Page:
album reviews

Fujiya & Miyagi
Deaf Dumb & Blind (2008)

Some of the best songs on Fujiya & Miyagi's 2006 release "Transparent Things" were the uptempo, danceable ones, and that formula holds true on "Lightbulbs" -- the album-opening dance track "Knickerbocker" is the catchiest tune on the album. Vocalist David Best is in rare form with his non sequiturs: He somehow segues from ice cream flavors to the ghost of child star Lena Zavaroni, while the instrumental closer "Hundreds & Thousands" makes use of a keyboard melody to keep the album's longest song (clocking in at just over four minutes) chugging along.

Unfortunately, it's the music between those two tracks that falters: Fujiya & Miyagi desperately want to be a Krautrock band, but they haven't figured out how to make music that's consistently compelling. Much of "Lightbulbs" feels like a lounge version of Neu!, and Best's breathy singing certainly doesn't help (his protracted moan on the love ballad "Goosebumps" is particularly egregious). One wishes for more moments like Best's whispered scat "Pah! Pah! Pah! Pah! Rakataka UNH!" on the otherwise drab "Pussyfooting." That vocal percussion is the highlight of "Lightbulbs"; he uses the same syllables to kick off "Uh," but even recycled, those percussive sounds are what give these songs much of their structure and momentum.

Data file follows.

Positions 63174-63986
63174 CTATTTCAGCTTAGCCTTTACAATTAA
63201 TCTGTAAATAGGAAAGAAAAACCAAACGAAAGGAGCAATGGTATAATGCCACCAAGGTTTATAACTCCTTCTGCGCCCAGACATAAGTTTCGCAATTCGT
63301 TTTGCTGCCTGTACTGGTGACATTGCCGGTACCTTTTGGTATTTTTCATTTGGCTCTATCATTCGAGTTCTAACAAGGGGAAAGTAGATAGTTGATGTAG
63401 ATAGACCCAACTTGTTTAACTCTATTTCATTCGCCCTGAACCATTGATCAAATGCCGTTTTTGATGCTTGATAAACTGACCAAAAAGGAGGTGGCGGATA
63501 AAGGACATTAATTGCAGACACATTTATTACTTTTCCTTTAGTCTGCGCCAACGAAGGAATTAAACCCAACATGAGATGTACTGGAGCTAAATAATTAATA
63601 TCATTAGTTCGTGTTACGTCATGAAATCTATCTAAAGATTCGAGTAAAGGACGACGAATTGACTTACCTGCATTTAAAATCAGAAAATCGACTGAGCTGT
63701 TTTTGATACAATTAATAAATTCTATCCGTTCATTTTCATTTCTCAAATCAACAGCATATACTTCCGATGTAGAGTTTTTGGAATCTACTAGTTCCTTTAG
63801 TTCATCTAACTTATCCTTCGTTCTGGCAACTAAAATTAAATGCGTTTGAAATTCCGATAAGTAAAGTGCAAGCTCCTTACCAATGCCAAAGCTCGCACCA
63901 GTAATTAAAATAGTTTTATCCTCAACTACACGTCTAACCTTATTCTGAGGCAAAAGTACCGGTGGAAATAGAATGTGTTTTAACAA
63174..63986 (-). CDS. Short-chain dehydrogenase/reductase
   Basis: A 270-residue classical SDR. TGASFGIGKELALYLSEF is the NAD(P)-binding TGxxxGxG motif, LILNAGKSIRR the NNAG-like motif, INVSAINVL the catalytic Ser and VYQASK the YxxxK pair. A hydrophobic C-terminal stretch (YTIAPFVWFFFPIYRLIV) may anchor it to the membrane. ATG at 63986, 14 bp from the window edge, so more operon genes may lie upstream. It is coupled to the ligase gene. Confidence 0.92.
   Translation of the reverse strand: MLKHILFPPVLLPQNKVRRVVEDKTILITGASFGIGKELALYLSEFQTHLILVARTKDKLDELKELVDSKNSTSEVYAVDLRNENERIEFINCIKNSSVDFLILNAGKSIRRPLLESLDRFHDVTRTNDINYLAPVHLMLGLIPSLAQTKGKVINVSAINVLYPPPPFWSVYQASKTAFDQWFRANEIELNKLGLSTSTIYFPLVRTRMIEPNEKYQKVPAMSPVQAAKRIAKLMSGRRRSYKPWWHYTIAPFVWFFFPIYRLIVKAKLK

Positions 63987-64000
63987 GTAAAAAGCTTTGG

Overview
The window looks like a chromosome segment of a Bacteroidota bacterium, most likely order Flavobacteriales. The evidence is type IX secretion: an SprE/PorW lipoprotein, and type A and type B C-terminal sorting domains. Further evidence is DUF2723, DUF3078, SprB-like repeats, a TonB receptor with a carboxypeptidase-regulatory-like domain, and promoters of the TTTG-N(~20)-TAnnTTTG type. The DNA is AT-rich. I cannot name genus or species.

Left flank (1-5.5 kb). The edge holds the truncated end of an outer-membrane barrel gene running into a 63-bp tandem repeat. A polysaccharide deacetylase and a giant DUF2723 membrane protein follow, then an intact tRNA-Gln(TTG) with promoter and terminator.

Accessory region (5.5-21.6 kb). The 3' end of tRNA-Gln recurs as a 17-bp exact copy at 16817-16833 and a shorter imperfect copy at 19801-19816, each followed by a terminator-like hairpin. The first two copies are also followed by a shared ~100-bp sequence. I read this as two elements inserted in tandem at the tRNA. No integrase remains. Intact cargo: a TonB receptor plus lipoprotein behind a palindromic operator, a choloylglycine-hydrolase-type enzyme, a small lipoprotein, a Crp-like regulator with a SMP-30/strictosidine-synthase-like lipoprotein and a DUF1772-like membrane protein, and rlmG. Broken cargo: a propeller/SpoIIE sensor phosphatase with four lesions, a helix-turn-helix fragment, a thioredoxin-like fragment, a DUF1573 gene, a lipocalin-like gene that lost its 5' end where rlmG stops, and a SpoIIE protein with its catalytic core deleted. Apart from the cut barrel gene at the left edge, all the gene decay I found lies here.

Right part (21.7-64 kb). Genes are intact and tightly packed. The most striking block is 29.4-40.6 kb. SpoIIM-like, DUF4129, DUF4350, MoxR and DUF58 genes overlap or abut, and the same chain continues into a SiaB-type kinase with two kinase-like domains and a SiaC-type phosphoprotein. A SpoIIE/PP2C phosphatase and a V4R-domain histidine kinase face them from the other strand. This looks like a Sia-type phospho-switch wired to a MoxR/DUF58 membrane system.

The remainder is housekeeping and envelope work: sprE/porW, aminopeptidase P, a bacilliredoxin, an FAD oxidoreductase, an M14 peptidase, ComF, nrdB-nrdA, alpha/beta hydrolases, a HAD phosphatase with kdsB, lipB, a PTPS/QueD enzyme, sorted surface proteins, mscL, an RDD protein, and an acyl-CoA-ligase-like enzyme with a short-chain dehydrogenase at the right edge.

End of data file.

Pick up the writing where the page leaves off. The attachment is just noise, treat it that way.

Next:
-- Catherine P. Lewis

.: Originally published: The Washington Post: 13 February 2009, Page WE07
.: Lightbulbs on